Home energy and electric vehicle users may be just a few years away from being able to buy and sell very small quantities of electricity in hyper-efficient residential power markets using blockchain, an emerging transaction technology that traces its roots back to the development of bitcoin digital currency nearly a decade ago.
“Not so long ago, energy blockchain technology had the futuristic feel of flying cars or colonies on Mars,” Microgrid Knowledge reports. “But that has changed in recent months, as credible players step in to test the transaction platform.”
With companies like Siemens Digital Grid US jumping onboard, “energy blockchain opens the possibility of electric efficiencies that the power industry has dreamed of for years, a chance to let the household become a real part of the energy market, both a buyer and seller of electricity right down to the kilowatts used by the refrigerator or pool pump.”
That would be a massive change for a system that currently operates at a much more aggregated level.
“Today, power is produced by large generators and sold in big blocks—megawatts and gigawatts to serve the generalized needs of large populations,” explains Microgrid Knowledge’s Elisa Wood. “Grid operators track and settle the transactions in vast rooms of highly-trained staff using sophisticated software. Trying to insert small household transactions on the platforms would be a logistical nightmare.”
But that’s where blockchain can make a difference. “Nobody wants to track pennies of transactions thousands of millions of times,” Siemens Digital Grid President Michael Carlson told Wood. “But if blockchain creates that behind-the-scene back office reconciliation for millions of participants and millions and millions of transactions, all of a sudden you have a new dynamic and opportunity.”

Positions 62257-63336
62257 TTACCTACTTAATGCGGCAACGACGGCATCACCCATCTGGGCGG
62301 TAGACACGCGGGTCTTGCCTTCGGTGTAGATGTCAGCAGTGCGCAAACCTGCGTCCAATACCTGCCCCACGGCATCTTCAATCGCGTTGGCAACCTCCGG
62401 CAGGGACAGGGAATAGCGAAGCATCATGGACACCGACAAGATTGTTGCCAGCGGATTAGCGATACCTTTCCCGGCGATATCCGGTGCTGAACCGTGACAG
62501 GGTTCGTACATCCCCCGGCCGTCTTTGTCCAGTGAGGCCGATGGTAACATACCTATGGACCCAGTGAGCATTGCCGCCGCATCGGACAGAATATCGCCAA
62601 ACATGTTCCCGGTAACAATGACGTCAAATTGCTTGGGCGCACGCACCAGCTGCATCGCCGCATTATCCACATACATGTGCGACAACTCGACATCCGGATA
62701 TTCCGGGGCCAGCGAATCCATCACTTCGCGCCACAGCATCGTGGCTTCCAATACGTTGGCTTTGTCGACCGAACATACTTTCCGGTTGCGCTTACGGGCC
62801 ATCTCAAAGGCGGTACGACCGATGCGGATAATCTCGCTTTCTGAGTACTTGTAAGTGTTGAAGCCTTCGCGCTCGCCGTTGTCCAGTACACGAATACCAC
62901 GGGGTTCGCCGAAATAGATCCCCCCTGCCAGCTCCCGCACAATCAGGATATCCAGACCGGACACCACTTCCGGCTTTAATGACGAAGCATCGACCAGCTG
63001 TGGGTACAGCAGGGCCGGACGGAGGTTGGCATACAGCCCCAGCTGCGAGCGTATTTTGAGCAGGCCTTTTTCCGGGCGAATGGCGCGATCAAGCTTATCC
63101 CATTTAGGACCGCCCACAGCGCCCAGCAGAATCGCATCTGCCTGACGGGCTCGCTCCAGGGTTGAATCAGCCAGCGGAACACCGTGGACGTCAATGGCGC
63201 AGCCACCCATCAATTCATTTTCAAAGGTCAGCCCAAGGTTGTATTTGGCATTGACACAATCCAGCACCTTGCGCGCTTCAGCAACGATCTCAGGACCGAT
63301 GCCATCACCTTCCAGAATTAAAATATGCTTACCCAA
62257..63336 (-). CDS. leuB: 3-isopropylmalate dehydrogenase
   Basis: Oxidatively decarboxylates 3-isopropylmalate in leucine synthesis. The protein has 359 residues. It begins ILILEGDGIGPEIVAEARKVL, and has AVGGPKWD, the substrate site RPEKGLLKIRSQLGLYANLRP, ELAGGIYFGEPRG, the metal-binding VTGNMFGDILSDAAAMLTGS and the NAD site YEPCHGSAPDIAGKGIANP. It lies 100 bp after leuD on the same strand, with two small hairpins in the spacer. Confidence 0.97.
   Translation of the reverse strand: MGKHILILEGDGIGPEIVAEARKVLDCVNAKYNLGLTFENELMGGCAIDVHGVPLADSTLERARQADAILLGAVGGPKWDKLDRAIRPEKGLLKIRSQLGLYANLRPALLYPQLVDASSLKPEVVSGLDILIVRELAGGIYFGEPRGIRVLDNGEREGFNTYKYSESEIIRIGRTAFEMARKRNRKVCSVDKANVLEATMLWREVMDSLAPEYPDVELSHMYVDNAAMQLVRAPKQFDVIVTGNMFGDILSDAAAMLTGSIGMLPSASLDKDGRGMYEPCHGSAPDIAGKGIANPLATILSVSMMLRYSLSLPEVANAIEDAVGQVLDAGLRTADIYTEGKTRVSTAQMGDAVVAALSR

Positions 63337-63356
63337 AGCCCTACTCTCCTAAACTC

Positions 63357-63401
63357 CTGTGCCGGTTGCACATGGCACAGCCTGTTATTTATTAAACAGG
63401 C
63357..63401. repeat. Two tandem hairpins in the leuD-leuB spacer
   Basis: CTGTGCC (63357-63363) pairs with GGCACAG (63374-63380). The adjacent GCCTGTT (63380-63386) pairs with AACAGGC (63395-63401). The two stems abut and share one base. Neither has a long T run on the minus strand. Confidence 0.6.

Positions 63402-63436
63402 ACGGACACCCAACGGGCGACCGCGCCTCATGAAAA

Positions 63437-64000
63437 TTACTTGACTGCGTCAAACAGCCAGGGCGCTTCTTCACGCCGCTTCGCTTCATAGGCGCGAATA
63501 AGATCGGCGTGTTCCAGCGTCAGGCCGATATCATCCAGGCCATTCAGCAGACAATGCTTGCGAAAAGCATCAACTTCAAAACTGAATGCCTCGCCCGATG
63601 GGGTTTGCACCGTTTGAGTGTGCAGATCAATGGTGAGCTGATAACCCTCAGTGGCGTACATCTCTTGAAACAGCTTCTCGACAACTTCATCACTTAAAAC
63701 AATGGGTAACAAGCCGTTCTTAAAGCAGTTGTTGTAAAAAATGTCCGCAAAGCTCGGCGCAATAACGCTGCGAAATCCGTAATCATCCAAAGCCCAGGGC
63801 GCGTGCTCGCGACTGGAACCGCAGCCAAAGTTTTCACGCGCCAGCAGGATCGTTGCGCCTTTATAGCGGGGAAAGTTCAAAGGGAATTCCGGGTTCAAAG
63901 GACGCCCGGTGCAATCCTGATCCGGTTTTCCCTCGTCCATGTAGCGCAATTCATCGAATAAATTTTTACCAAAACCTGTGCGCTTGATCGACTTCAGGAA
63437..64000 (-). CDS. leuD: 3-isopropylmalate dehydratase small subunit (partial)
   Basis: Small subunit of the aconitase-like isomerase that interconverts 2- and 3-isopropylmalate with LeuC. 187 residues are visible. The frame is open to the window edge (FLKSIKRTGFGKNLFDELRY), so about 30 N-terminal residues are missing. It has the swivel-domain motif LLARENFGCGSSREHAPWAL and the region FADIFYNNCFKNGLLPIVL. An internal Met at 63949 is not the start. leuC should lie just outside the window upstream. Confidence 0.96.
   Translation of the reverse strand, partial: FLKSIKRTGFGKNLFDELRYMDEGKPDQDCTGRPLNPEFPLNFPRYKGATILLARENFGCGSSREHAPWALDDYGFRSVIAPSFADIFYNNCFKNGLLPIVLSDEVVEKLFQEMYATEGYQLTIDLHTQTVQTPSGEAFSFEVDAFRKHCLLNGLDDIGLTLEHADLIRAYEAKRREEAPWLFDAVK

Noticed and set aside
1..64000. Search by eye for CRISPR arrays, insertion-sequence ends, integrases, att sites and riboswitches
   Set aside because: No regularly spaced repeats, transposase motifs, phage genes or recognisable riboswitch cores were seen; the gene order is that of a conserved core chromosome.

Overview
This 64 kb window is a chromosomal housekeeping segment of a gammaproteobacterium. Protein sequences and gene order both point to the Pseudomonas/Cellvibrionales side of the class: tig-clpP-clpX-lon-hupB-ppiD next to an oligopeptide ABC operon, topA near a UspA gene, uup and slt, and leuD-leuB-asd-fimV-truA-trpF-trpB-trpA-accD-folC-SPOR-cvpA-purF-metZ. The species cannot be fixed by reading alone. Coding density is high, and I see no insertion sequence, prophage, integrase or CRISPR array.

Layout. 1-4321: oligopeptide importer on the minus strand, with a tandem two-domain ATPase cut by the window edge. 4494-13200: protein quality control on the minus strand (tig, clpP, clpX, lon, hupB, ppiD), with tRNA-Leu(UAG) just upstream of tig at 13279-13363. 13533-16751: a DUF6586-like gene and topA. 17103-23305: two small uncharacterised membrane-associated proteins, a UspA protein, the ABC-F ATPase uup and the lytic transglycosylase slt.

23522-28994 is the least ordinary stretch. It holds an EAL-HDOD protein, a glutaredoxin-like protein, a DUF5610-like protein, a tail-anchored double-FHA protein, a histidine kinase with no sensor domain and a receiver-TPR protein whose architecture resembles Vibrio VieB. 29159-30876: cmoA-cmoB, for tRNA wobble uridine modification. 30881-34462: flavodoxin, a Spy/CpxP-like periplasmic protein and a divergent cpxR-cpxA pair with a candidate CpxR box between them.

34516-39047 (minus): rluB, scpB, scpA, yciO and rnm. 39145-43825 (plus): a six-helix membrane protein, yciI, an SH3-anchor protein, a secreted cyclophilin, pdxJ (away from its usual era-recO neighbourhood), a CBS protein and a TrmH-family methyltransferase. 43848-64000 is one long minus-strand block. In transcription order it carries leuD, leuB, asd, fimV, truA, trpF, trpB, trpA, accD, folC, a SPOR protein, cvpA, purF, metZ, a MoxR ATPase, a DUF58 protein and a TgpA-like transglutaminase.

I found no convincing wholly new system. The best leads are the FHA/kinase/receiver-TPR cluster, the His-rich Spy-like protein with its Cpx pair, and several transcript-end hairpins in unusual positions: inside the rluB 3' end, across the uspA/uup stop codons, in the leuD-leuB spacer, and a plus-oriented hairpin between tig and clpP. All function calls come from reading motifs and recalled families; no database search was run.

Microgrid Knowledge says the technology opens up the ultimate vision of an efficient, decentralized grid, offering “a platform for household-to-household, or ‘peer-to-peer’, transactions in real time. On a hot summer day, my solar panel sells its excess power to you because you need it for your air conditioner. It is an efficient match—I have a surplus, you have a deficit. Energy blockchain would allow such micro matches millions of times over among households. And the transactions would occur without you or I doing much of anything.”
Steve Davis, founder and CEO of Oxygen Initiative, believes blockchain can also support efficient matching between microgrids and electric vehicles.
“In a public blockchain, there’s a global series of [transaction] validations, and when everyone agrees, you get paid,” he told Renewable Energy World last month. By providing a reliable substitute for a financial institution’s cheque-clearing function, blockchain “takes the bank out of the middle, and all currencies are based on confidence and acceptability.”
In Davis’ microgrid-to-EV scenario, “the owner of the microgrid might be the owner of the charging stations. There would be no bank in between and zero transaction costs,” he explained. “The microgrid would be treated like a utility. They can give us their grid conditions, and the EVs can respond accordingly.”